I have always seen a culinary flair in the way Linda Smith
presents a dance concert, and true to form, she served
up the best thing last -- an intense percussion-driven
epic ensemble called Sky Light by Laura
Dean. It started as a series of spinning solos, then mutated
into a group dance with more spins and combinations.
Listing at the Utah Arts Festival in 1999
The applause afterward was heartfelt and happy -- this kind
of Dance/Theater was unfamiliar to most of the audience, but
they were astounded, entertained, and transformed by their experience.
I had a word or two with Linda afterward, and got to shake Angie's
hand, as she was coming out from the loading area, dragging
storage rolls for their rubber floor -- doing more work, in
other words. They had completed a three-week tour, and would
start their ten-plus hour drive to Salt Lake City at six the
C. Smith with Stephen Brown in a concert entitled "2"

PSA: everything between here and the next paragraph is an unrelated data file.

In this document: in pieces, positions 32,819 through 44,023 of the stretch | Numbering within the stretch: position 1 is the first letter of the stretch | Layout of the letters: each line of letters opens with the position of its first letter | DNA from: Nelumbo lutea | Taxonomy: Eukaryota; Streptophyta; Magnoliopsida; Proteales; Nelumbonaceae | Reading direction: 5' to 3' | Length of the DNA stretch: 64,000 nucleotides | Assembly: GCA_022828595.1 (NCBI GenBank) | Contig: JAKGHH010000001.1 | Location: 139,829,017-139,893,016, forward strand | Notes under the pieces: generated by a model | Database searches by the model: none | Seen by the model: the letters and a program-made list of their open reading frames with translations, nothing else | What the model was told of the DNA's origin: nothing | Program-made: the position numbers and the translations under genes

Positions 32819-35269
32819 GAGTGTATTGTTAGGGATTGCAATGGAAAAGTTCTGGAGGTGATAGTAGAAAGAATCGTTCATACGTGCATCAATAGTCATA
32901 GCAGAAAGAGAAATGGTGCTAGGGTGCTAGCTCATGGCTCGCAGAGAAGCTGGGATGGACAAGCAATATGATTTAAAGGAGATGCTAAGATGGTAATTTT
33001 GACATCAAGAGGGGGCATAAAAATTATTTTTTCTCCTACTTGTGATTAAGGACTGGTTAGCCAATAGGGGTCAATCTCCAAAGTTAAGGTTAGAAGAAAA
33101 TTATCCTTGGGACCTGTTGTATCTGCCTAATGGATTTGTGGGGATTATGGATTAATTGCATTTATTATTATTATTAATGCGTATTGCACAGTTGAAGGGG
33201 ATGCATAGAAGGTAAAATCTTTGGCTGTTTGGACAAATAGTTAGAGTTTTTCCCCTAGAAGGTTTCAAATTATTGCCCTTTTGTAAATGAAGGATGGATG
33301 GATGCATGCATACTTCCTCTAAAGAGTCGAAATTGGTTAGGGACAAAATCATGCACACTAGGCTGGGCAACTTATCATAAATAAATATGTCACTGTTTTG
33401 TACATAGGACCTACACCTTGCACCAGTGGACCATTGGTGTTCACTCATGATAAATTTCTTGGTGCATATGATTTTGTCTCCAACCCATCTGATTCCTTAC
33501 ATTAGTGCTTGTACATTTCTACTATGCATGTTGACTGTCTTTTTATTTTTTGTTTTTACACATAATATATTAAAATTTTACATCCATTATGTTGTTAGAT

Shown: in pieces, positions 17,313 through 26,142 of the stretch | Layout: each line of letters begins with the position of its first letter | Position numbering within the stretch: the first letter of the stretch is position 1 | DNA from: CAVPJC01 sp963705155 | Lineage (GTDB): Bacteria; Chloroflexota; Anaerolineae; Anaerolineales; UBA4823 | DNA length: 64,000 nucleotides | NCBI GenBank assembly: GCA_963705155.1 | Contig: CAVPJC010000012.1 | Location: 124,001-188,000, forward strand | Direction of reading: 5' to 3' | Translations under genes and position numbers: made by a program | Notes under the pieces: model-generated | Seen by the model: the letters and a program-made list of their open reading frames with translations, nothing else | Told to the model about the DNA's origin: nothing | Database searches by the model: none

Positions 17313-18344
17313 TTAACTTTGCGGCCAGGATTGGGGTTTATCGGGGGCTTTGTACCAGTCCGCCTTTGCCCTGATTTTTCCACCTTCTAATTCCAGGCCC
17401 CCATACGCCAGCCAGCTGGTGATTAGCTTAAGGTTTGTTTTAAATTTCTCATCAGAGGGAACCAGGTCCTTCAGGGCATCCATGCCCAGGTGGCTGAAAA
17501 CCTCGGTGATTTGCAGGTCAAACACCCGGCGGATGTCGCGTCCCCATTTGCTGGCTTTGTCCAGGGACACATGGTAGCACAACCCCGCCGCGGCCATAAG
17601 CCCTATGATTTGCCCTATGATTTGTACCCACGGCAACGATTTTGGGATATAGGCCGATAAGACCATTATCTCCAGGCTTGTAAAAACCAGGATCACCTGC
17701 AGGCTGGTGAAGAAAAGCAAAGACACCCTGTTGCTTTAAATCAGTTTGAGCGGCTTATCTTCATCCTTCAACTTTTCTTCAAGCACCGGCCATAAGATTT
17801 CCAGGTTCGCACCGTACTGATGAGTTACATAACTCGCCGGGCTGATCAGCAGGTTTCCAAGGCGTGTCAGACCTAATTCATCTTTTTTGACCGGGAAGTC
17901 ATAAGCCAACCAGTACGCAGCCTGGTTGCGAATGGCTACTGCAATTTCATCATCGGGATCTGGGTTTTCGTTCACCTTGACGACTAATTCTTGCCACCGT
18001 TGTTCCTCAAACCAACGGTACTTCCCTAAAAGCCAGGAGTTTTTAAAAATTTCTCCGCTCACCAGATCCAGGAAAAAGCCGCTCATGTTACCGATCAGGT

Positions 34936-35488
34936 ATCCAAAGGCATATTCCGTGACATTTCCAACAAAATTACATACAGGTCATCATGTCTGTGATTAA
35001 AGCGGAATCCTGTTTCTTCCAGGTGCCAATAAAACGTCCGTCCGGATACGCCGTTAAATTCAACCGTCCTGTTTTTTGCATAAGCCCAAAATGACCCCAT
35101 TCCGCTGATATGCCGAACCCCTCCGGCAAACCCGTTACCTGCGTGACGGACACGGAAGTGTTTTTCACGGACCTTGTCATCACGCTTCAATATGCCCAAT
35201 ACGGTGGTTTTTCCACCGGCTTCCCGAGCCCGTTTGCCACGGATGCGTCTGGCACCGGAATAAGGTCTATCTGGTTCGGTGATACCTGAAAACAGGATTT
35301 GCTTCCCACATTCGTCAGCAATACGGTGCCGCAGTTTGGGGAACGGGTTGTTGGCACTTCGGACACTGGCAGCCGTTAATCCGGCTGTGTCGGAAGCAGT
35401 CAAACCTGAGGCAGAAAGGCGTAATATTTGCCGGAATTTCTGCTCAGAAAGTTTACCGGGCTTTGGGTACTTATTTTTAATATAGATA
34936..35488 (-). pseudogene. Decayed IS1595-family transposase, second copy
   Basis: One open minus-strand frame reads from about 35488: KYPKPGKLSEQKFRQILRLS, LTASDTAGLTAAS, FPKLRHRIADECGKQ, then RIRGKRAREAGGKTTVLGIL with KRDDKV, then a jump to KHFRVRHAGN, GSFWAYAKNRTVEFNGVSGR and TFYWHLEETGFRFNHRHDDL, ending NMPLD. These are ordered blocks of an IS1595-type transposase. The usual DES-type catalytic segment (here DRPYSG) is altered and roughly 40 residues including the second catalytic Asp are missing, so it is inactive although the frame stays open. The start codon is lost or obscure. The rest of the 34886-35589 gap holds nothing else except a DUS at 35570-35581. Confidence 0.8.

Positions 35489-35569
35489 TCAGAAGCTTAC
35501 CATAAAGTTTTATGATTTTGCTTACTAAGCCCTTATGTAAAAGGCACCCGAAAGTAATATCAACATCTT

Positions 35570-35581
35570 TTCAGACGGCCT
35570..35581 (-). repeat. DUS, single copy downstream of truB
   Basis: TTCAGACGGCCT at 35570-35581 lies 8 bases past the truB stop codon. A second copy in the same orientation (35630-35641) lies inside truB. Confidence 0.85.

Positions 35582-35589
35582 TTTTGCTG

Linda especially invited me to see her "perform,"
since she had retired from "dancing." The show was
a rich series of images featuring Marsha Pabalis, Melinda Evans,
Mr. Brown, and Linda -- with all her charisma intact.
personal reminisces about RDT:
When I first went to the University of Utah in the late 1960's,
Linda was married to one of my professors in the Art Department,
and helped feed us young students at picnics and social events.
She was also known as a balletic modern dancer whose solos punctuated
the highly-visual sensual intensity of RDT with her own charismatic
I bought a portable video camera, and took RDT's Dance/Video
Workshop in 1973, then spent another five years as a theater
tech in the very interesting world of Modern Dance. Linda had
been very supportive of me, and I was glad to see her sustained
power in Backstage Jitters when I returned from Europe a few
I saw RDT again in 1998, and I realized it had been 25 years
since my workshop. Linda and I renewed our acquaintenceship
with laughter at the passage of time, and I still stand in awe
of her and her company who can dance with all the subtlety,